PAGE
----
7. The process of claim 1 provided in (1) with the steps of mixing a portion of said liquid organic extractant from the separation vessel in (3) with said carbon-water dispersion and introducing the mixture into the first-stage of a two stage decanting operation, and simultaneously passing the remainder of said liquid organic extractant in admixture with all of said aqueous emulsion from said separation vessel into the second-stage of said decanting operation.
8. The process of claim 1 provided in (1) with the steps of mixing a portion of said aqueous emulsion and a portion of said liquid organic extractant from the separation vessel in (3) with said carbon-water dispersion and introducing the mixture into the first-stage of a two-stage decanting operation, and simultaneously introducing the remaining portions of said aqueous emulsion and said liquid organic extractant into the second stage of said decanting operation.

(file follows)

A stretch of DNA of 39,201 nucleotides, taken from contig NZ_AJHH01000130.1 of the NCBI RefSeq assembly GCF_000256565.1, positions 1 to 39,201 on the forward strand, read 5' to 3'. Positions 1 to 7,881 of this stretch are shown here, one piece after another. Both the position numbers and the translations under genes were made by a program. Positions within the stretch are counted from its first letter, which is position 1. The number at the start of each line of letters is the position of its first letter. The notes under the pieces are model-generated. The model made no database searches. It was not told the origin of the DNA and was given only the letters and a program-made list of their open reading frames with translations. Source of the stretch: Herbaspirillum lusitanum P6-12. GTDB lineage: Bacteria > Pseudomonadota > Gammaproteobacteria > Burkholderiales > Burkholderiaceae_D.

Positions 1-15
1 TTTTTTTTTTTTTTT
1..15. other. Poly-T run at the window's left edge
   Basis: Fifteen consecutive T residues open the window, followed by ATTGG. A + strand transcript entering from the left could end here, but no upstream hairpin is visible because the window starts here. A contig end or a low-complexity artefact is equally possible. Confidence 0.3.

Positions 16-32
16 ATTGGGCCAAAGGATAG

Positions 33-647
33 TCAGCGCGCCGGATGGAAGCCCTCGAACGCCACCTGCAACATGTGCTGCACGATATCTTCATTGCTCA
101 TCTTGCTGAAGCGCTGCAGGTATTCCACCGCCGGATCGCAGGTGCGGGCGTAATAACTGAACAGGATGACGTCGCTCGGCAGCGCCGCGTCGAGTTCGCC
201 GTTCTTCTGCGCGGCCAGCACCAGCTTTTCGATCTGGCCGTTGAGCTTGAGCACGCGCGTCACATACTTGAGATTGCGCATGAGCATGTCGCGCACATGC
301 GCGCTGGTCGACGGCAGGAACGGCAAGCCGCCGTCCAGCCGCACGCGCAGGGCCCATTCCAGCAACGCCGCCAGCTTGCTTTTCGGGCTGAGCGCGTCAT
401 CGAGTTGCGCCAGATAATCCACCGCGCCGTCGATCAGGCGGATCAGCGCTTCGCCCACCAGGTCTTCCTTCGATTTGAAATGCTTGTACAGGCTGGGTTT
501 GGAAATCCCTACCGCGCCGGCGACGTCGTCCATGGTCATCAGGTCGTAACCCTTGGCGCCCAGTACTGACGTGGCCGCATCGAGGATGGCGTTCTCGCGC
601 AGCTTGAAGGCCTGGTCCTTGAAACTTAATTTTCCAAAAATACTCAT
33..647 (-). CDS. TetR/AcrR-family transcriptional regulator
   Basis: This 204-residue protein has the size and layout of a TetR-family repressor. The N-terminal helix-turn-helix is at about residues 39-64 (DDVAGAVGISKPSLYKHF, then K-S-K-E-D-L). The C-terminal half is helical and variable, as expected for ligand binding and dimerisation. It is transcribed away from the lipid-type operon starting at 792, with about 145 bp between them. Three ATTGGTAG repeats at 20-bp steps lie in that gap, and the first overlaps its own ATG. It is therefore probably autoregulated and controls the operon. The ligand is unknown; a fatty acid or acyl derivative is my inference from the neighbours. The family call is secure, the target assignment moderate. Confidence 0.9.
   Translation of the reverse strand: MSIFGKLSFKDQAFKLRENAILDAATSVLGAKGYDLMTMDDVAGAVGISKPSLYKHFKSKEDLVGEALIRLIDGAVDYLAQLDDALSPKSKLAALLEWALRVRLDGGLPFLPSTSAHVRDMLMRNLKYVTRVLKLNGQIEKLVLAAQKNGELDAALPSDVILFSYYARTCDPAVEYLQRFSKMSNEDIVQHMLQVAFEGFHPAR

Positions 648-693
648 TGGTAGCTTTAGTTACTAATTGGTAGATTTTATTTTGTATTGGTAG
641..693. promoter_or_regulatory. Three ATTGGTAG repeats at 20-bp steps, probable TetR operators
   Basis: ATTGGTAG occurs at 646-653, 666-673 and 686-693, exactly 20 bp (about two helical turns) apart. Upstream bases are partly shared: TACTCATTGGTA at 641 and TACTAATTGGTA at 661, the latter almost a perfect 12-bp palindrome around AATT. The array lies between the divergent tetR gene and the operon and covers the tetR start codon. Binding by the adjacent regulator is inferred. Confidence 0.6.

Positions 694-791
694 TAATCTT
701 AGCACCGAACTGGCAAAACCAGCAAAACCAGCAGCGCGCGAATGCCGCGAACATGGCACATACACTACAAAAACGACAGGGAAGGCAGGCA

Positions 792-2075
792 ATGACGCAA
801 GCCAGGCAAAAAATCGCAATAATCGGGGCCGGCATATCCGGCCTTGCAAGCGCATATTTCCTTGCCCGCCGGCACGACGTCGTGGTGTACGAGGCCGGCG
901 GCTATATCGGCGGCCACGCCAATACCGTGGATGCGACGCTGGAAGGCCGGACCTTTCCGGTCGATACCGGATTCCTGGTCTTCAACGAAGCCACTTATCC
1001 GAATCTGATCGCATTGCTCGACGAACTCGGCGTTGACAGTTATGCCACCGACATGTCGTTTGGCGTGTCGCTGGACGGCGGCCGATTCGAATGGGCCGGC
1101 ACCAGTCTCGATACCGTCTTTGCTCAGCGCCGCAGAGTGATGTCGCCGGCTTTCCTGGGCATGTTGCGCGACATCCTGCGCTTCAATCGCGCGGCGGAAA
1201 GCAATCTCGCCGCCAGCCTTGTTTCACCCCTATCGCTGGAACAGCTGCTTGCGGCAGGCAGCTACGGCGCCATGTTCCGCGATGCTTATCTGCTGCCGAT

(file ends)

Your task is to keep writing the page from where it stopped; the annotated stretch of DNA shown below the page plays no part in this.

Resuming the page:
9. The process of claim 2 wherein the bottoms water stream containing entrained solids from the decanting operation in (1) at a temperature in the range of about 180 to 500 F. and a pressure in the range of about 150 to 1000 psig is passed through a pressure reducing means and reduced to a pressure in the range of about 0 to 30 psig prior to being introduced into said flash column below said stripping plate, vaporizing a portion of said water; the pressure in said flash column below said stripping plate is about 1 to 3 psig greater than the pressure in the column above the stripping plate; the stream of overhead vapors removed from the flash column is at a temperature in the range of about 212 to 275 F.; the water recycled to the flash column is introduced on to a stripping plate at a temperature in the range of about 80 to 175 F.; and said waste water from said first chamber, and said reclaimed water from said second chamber are removed at a temperature in the range of about 212 to 275 F.